Veterans’ Eviction To House Migrants Sparks Anger And Outrage In New York

According to a group spokesperson, the 20 homeless veterans who were forced to leave Orange County hotels to accommodate a group of migrants are shaken but continuing to move forward. This incident occurred earlier this week.

“We are trying to regain their trust,” stated Sharon Toney-Finch, CEO of the Yerik Israel Toney Foundation and herself a disabled veteran. “They are very upset because of how they have been replaced and we are, too.”

Several hotels in Newburgh and Middletown have evicted people, and local leaders have quickly condemned this action.

Many veterans, who were having a hard time dealing with PTSD, were being evicted and the leaders of the veteran community condemned this action.

“These veterans served their country, taking an oath to put themselves in harm’s way if need be,” stated David R. Riley Sr., American Legion Department of New York commander. “They deserve better. We owe them. Our country, our state, our citizens owe them.”

Mayor Adams’ administration began bussing the migrants to Orange County on Thursday, and other politicians are placing the blame on him.

“It is absolutely outrageous that homeless veterans would be displaced to alleviate New York City’s migrant crisis,” stated Republican Congressman Mike Lawler, who represents Rockland, Putnam, Dutchess, and Westchester Counties. “That Mayor Eric Adams would choose to endanger the welfare of our veterans speaks volumes to what a debacle this has become.”

There was no permission to interview the veterans by Toney-Finch. However, Toney-Finch requested for meals and hygiene products to be donated and these can be dropped off at State Assemblyman Brian Maher’s offices.

“They are doing well,” she stated.

“They are out eating together with my volunteers,” she added.

According to Toney-Finch, the veterans were supposed to stay in the hotels about 60 miles north of New York City for a month until they could find permanent housing. However, they were kicked out of the hotels.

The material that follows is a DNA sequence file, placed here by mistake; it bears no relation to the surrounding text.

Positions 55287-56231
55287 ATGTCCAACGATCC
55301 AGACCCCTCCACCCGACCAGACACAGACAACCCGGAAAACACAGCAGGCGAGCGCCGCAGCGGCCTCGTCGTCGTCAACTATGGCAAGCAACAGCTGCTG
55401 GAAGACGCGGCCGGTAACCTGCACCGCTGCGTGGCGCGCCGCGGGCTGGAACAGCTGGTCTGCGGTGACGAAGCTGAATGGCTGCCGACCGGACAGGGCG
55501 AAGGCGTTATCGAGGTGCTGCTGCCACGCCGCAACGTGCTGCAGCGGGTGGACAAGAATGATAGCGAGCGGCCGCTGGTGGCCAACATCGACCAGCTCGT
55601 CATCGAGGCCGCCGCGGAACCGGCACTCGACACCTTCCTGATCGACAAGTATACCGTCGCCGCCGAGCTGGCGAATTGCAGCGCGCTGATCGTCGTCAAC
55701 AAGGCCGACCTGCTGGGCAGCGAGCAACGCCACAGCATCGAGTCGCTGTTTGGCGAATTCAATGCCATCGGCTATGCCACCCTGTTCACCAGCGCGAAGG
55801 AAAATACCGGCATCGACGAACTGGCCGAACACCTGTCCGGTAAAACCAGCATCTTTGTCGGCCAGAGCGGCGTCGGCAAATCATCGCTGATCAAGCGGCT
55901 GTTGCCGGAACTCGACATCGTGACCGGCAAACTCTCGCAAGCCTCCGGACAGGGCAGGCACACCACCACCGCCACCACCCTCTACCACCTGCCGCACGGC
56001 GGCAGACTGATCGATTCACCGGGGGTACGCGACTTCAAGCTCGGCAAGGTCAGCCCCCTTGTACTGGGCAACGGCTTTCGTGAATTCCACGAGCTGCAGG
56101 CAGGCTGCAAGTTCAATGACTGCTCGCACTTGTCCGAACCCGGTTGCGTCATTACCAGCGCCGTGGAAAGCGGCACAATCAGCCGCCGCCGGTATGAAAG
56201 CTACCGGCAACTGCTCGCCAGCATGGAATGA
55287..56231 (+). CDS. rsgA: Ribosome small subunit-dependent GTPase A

She said that the veterans were asked to leave the hotel after staying there for two weeks.

On Saturday, a hotel that was accused by a vets’ advocacy group of displacing multiple veterans stated to The Post that it has not expelled any veterans and does not intend to accommodate migrants or formulate any such plans.

The hotel’s vice president of operations, Luz Pesick, stated that they have not received any inquiries about making reservations at the Hampton Inn in Middletown.

“That information is not correct — he is not taking any migrants in,” Pesick said referring to the owner. “He is not displacing any veterans.”

In the weeks leading up to the end of Title 42, which allowed Border Patrol officials to return migrants to Mexico and ended on Thursday night, more than 60,000 migrants arrived in New York City.

According to a spokesperson from City Hall, the city has been struggling to handle the influx of migrants and is asking other parts of the state to assist in addressing the issue.

“New York City has cared for more than 65,000 migrants — sheltering, feeding, and caring for them, and we have done so largely without incident,” stated City Hall spokesman Fabien Levy. “Right now, we’re asking Orange County to manage less than one-quarter of 1% of the asylum seekers who have come to New York City, with New York paying for shelter, food, and services.”

Leave a Comment